Tuesday, August 16, 2011

The Punishment For Rioters Is Not Unduly Harsh

The harsh sentences handed to people who have taken part in the riots that swept the country last week- such as the 6 months for stealing a water bottle and 4 years for setting up a Facebook page to encourage rioting*- are in the main justified.

The comparison with other offenders who have stolen greater amounts and received much lower sentences is misleading- the fact that the crimes were part of a much larger picture- nationwide riots- is a huge aggravating factor. Simply by participating in a small way they were spreading fear among millions of people and enabling more destructive criminals to commit their crimes in the ensuing chaos- crimes such as murder, rape and arson.

Riots create a situation where the strong prey upon the weak- they can destroy communities (see the decline of many of Northern cities in the USA, such as Detroit & Newark, after the race riots of the 1960s). They can lead to mass bloodshed.Therefore the legal system needs to punish them to the full extent of the law.

Last week the predators felt little fear of punishment as they looted without covering their faces and set up Facebook pages under their own names. Right now those predators who used chaos to terrorise their neighbours and enrich themselves with stolen goods are feeling some of the same fear that they inspired in others, as they know that if their mug is on a CCTV camera or stolen goods are traced to them they will lose their liberty. This is a very good thing in my view.

* I am assuming that the Facebook page was a serious attempt to incite a riot, not a woefully misconceived prank.


DWMF said...

In previous centuries, the British knew what to do with ransacking mobs. It seems to me that due to the discontinuance of corporal punishment in schools that modern children have no fear of authority, and are happy to run riot, safe in the knowledge that nobody will do anything that will hurt them. We need to revive the use of public flogging, available as a punishment in a magistrate's court. British society appears to have regressed back to the 18th century, so we need to apply 18th century measures.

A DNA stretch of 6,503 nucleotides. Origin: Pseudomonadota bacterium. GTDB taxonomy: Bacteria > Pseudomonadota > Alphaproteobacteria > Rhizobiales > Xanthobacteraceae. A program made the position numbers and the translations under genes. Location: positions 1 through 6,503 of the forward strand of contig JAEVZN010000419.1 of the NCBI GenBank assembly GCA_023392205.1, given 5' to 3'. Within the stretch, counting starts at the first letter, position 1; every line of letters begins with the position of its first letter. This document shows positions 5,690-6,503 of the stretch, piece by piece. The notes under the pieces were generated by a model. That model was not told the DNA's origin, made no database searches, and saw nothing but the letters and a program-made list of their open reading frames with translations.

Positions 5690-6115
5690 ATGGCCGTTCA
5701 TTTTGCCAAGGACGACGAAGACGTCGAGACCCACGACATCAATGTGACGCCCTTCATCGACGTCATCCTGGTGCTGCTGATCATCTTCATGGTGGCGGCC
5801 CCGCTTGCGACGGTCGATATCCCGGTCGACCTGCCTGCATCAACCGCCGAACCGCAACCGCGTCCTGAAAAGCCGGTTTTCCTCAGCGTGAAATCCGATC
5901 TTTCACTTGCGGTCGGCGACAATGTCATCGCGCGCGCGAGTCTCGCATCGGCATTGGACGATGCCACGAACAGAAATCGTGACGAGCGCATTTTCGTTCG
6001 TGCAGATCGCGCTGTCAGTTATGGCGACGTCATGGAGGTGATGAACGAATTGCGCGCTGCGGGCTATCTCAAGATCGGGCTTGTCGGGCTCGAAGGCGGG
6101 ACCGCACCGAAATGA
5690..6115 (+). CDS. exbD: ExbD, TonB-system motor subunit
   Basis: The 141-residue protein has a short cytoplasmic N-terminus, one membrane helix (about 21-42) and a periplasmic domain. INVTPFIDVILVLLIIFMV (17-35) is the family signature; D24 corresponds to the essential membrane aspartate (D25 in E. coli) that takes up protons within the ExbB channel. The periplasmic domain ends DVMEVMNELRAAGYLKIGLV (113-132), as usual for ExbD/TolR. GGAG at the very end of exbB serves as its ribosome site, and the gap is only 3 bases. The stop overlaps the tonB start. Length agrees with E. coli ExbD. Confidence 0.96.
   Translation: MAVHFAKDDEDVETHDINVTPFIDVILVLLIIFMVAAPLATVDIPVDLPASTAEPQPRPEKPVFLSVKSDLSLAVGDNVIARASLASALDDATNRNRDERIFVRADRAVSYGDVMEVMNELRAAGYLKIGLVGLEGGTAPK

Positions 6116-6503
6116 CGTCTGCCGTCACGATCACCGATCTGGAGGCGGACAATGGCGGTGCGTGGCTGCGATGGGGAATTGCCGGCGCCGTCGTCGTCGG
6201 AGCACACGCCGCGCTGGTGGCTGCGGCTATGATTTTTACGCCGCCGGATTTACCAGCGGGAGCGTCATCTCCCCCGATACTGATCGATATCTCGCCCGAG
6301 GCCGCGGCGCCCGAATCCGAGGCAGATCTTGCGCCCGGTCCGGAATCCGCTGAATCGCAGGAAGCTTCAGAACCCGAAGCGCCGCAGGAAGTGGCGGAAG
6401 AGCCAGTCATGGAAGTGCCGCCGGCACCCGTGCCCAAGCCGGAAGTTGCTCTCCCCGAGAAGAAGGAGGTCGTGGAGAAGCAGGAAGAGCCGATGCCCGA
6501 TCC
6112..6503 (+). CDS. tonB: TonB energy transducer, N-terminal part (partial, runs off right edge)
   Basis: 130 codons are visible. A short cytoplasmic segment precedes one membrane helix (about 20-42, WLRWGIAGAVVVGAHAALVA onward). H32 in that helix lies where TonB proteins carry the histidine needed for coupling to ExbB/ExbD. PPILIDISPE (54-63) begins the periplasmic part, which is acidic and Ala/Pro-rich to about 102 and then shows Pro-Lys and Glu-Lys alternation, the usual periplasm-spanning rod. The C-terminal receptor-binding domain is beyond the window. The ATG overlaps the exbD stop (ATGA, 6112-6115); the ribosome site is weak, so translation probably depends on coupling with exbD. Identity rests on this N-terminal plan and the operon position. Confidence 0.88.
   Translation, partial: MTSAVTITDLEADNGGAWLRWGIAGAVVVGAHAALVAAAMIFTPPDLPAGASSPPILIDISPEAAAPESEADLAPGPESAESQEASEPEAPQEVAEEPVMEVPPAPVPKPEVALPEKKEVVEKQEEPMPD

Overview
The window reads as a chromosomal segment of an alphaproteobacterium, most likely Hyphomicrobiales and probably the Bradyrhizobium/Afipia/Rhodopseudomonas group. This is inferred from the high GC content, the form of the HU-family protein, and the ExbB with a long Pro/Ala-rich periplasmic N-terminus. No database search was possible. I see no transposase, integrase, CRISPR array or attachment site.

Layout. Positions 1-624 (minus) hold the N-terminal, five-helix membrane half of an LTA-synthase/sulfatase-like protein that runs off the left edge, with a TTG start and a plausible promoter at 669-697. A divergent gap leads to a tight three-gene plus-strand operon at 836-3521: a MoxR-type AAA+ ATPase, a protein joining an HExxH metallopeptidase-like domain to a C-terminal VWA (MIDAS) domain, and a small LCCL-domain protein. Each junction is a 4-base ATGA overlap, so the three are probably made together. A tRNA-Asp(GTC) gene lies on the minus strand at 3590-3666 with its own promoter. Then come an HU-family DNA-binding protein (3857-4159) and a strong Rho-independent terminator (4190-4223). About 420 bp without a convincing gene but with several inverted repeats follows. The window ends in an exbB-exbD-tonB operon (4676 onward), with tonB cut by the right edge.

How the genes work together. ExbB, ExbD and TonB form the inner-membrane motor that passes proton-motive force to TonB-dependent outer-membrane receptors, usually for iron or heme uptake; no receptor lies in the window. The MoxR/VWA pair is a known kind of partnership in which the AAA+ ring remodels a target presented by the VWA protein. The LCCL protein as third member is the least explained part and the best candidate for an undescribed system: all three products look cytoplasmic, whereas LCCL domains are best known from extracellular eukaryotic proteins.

These young people have a choice to behave decently or to be disruptive and destructive. Flooding them with funds and special attention is rewarding bad behaviour. They need to learn that doing wrong hurts people. This is most efficiently done by hurting them.

These rioters (young or older) show that British society has regressed to the 18th century. The systematic removal of rules over the decades has given life all the structure of a giant blancmange.

The mob has lost its fear of authority. We must re-instil that fear.

Step 1: Reintroduce corporal punishment in schools.

Step 2: Bring back flogging for criminals above school age.

Step 3: Bring back hanging for murder.

Step 4: Bring back hard labour and remove all comforts in prison.

This is how the Victorians made the British civilised. It looks like we need to start all over again.

Ross said...

In rpevious centuries ransacking mobs were more frequent and more deadly though- the Gordon riots for example- so I am not convinced they had the answers.